Contemporary yoga culture has to realise the fundamental disconnect between a relatively universal and modern intention that the practice should lead to self-awareness, self-responsibility, self-agency; and a teaching methodology that emerged in the early 20th Century based on telling people exactly what to do and how the practice should make you feel.
Any way you consider them, these are logically incompatible.
~ Theodora Wildcroft, Yoga Teacher & Researcher
I saw this post today and it struck a chord with me, as I’ve been told many times that what I’m teaching “isn’t” Yoga as what people expect, and that it could be confusing to seekers of the practice of Yoga to call it Yoga.
If Yoga is defined as a union, a connection that bridges the gap between personal and universal, between shadow and light, between past and future, between body and mind, isn’t Yoga then a practice of self inquiry and exploration, an innate curiosity to explore these fundamental questions of existence - of who we are, why we are here, of our relationships with our body, self and others.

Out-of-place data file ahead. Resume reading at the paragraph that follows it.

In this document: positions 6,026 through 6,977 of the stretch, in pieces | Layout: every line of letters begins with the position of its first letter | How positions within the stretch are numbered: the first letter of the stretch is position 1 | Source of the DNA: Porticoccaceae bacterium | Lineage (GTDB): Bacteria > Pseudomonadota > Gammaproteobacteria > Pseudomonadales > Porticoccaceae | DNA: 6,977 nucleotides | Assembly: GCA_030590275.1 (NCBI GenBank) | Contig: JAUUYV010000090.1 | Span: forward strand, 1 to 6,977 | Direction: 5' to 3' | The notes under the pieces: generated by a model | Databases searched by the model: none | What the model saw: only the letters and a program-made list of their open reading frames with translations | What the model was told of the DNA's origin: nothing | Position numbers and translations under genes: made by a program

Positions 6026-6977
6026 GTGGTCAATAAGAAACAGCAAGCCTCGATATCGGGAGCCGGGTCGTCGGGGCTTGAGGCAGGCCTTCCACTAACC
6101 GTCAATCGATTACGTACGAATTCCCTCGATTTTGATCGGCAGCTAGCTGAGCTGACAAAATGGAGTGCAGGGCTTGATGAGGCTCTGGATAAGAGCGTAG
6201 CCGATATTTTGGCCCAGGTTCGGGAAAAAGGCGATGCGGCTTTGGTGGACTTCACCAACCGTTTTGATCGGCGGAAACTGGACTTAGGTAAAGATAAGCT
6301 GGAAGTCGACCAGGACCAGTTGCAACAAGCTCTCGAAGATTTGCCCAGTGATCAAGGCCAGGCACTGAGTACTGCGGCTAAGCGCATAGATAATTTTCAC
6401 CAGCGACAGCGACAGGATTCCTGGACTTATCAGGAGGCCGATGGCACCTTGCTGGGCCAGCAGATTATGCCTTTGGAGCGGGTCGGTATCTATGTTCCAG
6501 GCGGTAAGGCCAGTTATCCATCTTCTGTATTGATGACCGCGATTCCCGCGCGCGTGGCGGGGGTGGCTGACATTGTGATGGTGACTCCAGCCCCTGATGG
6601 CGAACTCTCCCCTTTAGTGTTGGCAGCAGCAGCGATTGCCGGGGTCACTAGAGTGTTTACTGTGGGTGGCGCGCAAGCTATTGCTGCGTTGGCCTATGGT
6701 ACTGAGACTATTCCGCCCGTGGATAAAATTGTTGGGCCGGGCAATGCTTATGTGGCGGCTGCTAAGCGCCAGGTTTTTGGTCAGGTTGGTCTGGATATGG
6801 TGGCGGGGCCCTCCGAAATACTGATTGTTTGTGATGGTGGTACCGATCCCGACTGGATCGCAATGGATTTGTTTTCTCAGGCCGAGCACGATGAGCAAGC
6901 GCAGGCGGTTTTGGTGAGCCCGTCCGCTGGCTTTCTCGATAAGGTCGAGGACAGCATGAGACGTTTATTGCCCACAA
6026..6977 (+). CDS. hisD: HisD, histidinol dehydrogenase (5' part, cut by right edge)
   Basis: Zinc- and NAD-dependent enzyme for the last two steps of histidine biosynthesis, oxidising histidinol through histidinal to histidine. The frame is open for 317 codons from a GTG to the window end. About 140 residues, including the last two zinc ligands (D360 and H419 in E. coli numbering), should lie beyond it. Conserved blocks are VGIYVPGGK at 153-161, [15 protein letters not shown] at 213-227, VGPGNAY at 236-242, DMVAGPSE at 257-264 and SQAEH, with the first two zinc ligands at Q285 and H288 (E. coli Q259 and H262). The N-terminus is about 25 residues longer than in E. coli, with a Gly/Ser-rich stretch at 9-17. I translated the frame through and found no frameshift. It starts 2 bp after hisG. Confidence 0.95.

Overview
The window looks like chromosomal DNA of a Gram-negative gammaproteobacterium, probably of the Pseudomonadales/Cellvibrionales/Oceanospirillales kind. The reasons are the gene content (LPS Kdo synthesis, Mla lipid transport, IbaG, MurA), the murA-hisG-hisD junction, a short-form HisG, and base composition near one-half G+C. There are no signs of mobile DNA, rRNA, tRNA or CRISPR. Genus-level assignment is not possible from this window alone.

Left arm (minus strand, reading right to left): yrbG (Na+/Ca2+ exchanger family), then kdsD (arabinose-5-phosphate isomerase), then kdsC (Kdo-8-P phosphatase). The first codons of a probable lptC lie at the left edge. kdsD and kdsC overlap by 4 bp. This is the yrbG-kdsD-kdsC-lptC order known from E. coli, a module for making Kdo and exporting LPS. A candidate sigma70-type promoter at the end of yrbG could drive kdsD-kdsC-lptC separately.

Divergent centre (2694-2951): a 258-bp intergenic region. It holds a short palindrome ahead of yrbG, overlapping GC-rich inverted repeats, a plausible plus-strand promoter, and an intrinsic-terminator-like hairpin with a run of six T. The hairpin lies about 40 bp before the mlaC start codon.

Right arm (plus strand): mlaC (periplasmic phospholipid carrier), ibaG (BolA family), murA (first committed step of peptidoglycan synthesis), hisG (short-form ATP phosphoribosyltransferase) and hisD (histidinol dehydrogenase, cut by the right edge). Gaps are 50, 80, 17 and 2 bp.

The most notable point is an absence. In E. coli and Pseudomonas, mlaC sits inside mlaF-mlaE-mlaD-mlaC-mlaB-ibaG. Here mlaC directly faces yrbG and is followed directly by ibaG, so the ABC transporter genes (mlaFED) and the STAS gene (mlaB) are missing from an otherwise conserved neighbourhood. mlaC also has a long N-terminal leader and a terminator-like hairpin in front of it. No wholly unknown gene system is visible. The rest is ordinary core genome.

But it is so easy to seek the safety net of a label, a lineage, a style, be classified and put in a box, be told what to do instead of having to think and act on our own terms, so we are less dangerous, more predictable. I’m sure there are many out there who genuinely want to help others, and their opinion is what they think is the best, and they are dishing it out on a silver platter - formulated and sequenced.
For me what truly propels change is the embodied wisdom that honours our fundamental needs as human beings to explore, question, challenge dogmas. Insight is a connection to the present moment, a deeply personal experience that often manifest when judgment and labels fall away.
This, is what I hope to facilitate as Yoga.
Registered Yoga Therapist, Somatic Movement Educator, Bodyworker, Yoga Teacher Trainer